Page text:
Conall

Culture Change

By Josh Williams, Ph.D. Organizational safety communication is a key litmus test for healthy (or unhealthy) safety cultures. The best organizations have ongoing, open feedback throughout the organization. Weaker organizations have one-way traffic with communications (not getting employee input), insufficient psychological safety, and disorganized messaging. It is common for us to meet with EHS leaders who will provide pages of safety improvements over the last few months. However, when we speak with field employees, many are unable to list a single improvement they’ve seen. The hard work of making changes was made but the (seemingly) easy task of advertising them was not.

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By Eric Michrowski Active care is one of the most critical safety leadership competencies. While most leaders care about their team members’ wellbeing, they often fail to fully reflect this care in their actions. Leaders are busy and have to juggle many tasks and decisions competing for their attention at all times, but the importance of active care should not be swept aside. In fact, research shows that when employees feel genuinely cared for by their management, they demonstrate less risk-taking behavior and have less physical health complaints. Actively caring means showing personal concern and respect for employees on an individual level.

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By Eduardo Lan When it comes to assessing an organization’s safety culture, we often look at the organization’s leaders, the behaviors of workers and employees, and the rules, policies and procedures. These are all important pieces of the puzzle, but they do not paint a full picture. According to Michael D. Watkins (2013), “While there is universal agreement that (1) it [organizational culture] exists, and (2) that it plays a crucial role in shaping behavior in organizations, there is little consensus on what organizational culture actually is, never mind how it influences behavior and whether it is something leaders can change.” When working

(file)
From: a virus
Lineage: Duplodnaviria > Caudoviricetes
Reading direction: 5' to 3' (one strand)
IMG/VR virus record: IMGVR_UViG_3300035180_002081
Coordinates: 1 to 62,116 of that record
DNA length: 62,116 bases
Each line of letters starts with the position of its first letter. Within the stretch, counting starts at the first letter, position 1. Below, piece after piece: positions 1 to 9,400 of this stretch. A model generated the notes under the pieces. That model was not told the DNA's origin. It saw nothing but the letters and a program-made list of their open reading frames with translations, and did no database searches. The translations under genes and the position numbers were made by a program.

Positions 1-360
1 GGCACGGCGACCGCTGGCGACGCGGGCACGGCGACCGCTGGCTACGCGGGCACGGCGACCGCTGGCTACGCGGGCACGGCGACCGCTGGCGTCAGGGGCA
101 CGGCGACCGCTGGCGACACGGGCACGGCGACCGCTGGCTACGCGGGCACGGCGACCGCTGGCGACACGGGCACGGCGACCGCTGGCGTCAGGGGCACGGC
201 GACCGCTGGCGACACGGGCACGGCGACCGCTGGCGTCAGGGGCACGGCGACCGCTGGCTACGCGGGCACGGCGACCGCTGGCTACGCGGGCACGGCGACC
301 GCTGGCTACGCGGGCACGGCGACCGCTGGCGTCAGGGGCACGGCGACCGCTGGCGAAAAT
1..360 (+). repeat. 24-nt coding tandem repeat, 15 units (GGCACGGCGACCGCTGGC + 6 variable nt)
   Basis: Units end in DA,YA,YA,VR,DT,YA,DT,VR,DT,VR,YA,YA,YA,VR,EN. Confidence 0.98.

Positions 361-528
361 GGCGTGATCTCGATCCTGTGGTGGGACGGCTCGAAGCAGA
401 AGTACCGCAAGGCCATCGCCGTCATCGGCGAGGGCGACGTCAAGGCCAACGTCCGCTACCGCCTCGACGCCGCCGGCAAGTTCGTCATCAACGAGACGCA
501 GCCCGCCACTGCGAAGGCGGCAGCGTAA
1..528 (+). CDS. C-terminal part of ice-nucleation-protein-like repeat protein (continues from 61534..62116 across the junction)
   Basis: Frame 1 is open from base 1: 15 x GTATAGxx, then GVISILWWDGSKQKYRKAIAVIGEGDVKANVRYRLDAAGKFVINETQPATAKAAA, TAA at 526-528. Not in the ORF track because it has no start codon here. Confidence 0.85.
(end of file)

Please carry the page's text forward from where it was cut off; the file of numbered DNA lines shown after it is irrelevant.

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By KyoungHee Choi As leaders, have you ever felt that you are carrying too many heavy bags on your shoulders? Felt overwhelmed by circumstances around you? Often, leaders are trying to fill in their busy life with more than they can carry or don’t feel comfortable to be in a “Comfort Zone” position. While the concept of “Minimalist Leadership” is relatively new, the word and principles of “Minimalism” has been around for quite a while. We have all heard the saying “Less is more” popularized by minimalist architect Ludwig Mies van der Rohe. I personally love his architectural style and this principle. In Asian

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By Madison Hanscom, PhD As companies plan and administer major changes or interventions to improve occupational health and safety, a participatory approach can very well determine success or failure. When employees are involved in the process, their voices shape the program into something that is a better fit for the people and the culture. There is no reason a group of leaders far removed from the average worker should be creating change initiatives in isolation. This can lead to a program that is out of touch with what is needed by the people, and it can also hurt buy-in and momentum.

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By Madison Hanscom, PhD Online shopping has become a regular part of the holiday season. It is more convenient than ever to send gifts across the globe from retailers we trust. Recently we have experienced an added benefit to online shopping — social distancing. Now we can rely on home delivery to avoid contact with crowds of people on Black Friday, Super Saturday, Boxing Day, and after Christmas sales. Although this certainly brings a lot of positives, there are important considerations when it comes to occupational safety. Behind every package on someone’s front step, there are several workers who made it happen.

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